Alfred G GilmanBMJ 2016; 352 doi: https://doi.org/10.1136/bmj.i463 (Published 26 January 2016) Cite this as: BMJ 2016;352:i463
- Ned Stafford, Hamburg
With a brand new medical degree and doctorate in pharmacology and not yet 30 years old, Alfred G Gilman faced the first major hurdle on his medical research journey that would result in his winning the Nobel Prize in Physiology or Medicine.
It was 1970, and Gilman was doing postdoctoral training at the Laboratory of Biochemical Genetics at the National Institutes of Health in Bethesda, Maryland. The hurdle blocking Gilman’s path was his boss, Marshall Nirenberg, who had shared the Nobel Prize in 1968 for “interpretation of the genetic code and its function in protein synthesis.”
Gilman later recalled that after a “truly boring project that mostly involved counting axons sprouting from cultured neuroblastoma cells,” he had taken the initiative to gather “proof of concept data for a ligand binding assay for cyclic AMP (adenosine monophosphate).”1 Cyclic AMP is a so called second messenger that has fundamental roles in cellular responses, often referred to as signal transduction.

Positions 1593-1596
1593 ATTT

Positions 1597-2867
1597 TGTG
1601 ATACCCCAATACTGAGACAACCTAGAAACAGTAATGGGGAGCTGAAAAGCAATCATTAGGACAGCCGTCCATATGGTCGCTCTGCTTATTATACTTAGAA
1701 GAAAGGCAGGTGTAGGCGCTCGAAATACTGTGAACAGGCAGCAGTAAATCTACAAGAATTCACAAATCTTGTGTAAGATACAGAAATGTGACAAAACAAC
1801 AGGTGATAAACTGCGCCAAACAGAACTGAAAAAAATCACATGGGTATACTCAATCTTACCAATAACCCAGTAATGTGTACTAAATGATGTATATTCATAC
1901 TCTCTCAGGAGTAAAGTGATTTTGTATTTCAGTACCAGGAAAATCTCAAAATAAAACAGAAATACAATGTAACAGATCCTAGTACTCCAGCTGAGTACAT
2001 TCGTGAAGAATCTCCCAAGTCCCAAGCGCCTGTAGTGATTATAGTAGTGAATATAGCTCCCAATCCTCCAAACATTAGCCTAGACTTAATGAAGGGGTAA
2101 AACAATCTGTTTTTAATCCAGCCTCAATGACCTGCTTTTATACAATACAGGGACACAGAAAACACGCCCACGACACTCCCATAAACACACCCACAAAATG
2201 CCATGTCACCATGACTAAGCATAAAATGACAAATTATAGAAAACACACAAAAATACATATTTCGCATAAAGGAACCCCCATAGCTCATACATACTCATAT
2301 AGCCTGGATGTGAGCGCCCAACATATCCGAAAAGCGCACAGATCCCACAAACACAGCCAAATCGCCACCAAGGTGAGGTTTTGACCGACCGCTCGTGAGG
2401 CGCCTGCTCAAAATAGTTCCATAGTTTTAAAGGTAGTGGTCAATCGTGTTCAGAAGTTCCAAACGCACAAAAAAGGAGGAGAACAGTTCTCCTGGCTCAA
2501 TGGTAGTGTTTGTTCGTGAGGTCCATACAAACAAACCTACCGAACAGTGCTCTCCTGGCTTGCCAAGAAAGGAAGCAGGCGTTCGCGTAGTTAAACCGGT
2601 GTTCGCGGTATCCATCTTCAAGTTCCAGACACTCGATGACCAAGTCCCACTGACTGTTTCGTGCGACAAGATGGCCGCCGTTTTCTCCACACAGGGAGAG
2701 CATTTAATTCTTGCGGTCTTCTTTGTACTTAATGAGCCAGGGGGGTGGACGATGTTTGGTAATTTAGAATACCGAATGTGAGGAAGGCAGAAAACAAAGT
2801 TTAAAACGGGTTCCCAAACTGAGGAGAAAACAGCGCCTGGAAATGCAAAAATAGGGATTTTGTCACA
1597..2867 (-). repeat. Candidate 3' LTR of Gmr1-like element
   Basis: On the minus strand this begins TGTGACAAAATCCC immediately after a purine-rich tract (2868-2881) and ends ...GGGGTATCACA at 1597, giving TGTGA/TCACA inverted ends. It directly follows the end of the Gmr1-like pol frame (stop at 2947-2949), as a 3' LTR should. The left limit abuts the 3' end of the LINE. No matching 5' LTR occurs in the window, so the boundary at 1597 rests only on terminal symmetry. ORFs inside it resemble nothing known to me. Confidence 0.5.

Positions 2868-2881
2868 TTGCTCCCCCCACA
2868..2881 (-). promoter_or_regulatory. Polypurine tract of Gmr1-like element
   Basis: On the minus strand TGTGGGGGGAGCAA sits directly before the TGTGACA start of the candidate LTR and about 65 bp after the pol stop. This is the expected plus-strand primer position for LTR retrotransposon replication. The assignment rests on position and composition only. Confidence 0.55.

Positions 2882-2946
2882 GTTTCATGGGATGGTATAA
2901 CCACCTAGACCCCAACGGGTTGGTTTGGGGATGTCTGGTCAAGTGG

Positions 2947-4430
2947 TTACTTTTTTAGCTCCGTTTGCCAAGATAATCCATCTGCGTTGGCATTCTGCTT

Gilman was proud of his work, feeling that development of a “sensitive assay for cyclic AMP” was “badly needed” to advance investigations of cells. Nirenberg was not impressed. He told Gilman to stop the assay project and resume counting axons. “There was absolutely no doubt in my mind that this superb scientist was wrong,” Gilman recalled. …
Log in using your username and password
Log in through your institution
Register for a free trial to thebmj.com to receive unlimited access to all content on thebmj.com for 14 days.
Sign up for a free trial